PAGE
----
Table 3 Parameter estimates for the bivariate logistic regression model (with random intercepts)

Experience of delay type II was strongly and positively associated with having been referred due to complications, and with care-seeking at central hospitals compared to seeking care at a health center. The odds of delay type II among women who were referred were roughly two times that of women not referred.

A negative correlation was estimated between the probability of experiencing both delays type II and III. Delay type III is less likely to occur in a woman who experienced delay type II and vice-versa. A test on the overall effect of risk factors based on contrasts between model parameters showed that the significant effects on Table 3 were different between Delay II and Delay III.


This study evaluated the associations between two types of delays for a women experiencing pregnancy complications and the cause of death: delays type II, reaching a facility with capacity to manage pregnancy related complications and delays type III, delay in receiving appropriate treatment. This study focused on type II and III delays and therefore only provided the analysis of the deaths that occurred within health facilities.

The second delay was shown to be more frequent in this setting when compared with the third delay regardless of cause of death (direct or indirect). It was observed in more than 60% of women who died. The delay type II has been described in other studies [18,19,20]. Patient referral from a peripheral facility was strongly associated with the delay type II. This finding suggests that part of the delay in reaching the appropriate facility to treat the complication may occur at the peripheral health facility. At these facilities we often find junior and less qualified staff with critical limitations with regard to decision-making (diagnosis and treatment) in the face of an obstetric emergency. Another source of delays is related to the referral process management which is characterized by frequent fuel stock out and lack of ambulance maintenance or even inexistence of one functioning in the District. This slows down the decision-making to transfer patients and results in an inefficient functioning referral system. Referral has been noted elsewhere in Mozambique to be a risk factor for stillbirth outcomes [21]. A combination of factors such as the perception of poor quality of care and the lack of availability of skilled personnel have been identified in other studies to influence the choice of where to deliver and ultimately contributes to the delay for women to reach the health facility [22,23,24,25]. Elsewhere lack of transportation, prolonged travel time and seeking care at more than one facility were also identified as contributing factors to the delay type II [20].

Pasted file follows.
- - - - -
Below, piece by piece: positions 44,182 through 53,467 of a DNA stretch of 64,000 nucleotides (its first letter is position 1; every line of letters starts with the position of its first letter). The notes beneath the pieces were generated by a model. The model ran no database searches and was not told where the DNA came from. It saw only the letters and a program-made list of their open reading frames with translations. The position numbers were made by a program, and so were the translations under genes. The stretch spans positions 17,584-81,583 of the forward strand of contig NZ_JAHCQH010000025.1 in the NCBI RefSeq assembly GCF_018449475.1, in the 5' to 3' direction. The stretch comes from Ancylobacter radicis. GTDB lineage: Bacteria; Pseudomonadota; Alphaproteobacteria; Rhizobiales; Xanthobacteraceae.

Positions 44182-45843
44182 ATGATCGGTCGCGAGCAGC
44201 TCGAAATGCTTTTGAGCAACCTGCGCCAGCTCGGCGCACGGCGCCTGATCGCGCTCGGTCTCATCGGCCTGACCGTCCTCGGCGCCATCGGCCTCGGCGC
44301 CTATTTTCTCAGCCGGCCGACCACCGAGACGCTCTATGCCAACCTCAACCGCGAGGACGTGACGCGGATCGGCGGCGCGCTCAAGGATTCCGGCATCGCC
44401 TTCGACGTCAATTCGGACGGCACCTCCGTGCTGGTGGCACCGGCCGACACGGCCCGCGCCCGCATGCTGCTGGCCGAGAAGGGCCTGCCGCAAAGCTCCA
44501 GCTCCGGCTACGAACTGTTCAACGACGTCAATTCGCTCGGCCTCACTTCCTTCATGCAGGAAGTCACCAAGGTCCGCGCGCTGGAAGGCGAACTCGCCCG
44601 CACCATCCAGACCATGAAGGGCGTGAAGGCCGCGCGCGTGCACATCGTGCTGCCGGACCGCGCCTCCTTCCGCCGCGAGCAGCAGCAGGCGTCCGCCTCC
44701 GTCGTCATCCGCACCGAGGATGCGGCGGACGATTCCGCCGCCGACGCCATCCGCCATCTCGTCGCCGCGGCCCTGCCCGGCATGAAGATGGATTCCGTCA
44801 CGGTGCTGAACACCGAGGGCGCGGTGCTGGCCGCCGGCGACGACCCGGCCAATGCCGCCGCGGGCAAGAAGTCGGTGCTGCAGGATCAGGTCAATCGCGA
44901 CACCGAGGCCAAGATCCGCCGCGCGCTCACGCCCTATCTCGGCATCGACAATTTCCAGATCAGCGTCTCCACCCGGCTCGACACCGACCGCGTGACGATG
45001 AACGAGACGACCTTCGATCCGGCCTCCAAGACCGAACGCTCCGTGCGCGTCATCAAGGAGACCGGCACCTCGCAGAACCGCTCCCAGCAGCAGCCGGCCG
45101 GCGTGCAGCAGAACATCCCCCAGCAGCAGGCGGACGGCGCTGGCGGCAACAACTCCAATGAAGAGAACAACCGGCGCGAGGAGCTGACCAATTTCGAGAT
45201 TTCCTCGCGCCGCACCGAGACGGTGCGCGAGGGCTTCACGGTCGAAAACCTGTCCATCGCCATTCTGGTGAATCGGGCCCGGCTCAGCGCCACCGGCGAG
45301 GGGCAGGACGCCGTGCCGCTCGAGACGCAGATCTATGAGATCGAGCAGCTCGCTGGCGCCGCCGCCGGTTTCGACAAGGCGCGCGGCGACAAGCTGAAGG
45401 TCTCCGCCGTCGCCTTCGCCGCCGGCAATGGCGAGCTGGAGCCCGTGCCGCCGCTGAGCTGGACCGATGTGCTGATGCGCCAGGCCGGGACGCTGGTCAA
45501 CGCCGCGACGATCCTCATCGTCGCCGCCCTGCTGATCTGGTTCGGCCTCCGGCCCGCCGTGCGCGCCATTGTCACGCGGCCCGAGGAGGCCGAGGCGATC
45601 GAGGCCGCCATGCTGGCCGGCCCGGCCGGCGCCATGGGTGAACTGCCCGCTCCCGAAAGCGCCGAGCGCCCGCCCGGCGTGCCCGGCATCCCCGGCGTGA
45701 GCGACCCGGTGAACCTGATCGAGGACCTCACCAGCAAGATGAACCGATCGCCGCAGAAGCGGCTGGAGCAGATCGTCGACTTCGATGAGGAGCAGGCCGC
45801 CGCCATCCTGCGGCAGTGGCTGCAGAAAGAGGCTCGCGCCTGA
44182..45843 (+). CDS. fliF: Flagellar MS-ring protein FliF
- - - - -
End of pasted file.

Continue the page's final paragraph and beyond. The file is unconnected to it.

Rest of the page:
Delay type II was identified and potentially contributed to one third of facility based maternal deaths. Women who died of acute direct obstetric complications were more likely to have faced delay type III. This might be interpreted as a lack of adequate emergency response from health services. Appropriate and timely complication management requires specific midwifery and specialist skills from the health providers as well as adequate availability of EmOC services [26,27,28]. Thus, availability of qualified services providers in right quantity must be combined with the availability of supplies for emergency care (e.g. drugs, blood), and the structural functioning of the health facilities such as the referral system and the functionality of the operating room [6, 27, 29,30,31].

We identified a negative relationship between delay II and delay III. A woman experiencing a delay in reaching the health facility may trigger a quick response from the health system when she arrives at the health facility and is less likely to experience a third delay. This correlation has been noted elsewhere [11]. This emphasizes the importance of ensuring the availability of services to identify and effectively manage the emergency resulting from pregnancy complications. Measures to improve delay type II tend to contribute to a reduction in delay III as well [32].

In a study in Brazil of maternal near miss cases the occurrence of any delay increased the severity of maternal outcome, particularly leading to maternal death [5]. Other authors have found an association between delays and severe pregnancy outcomes and maternal death [33].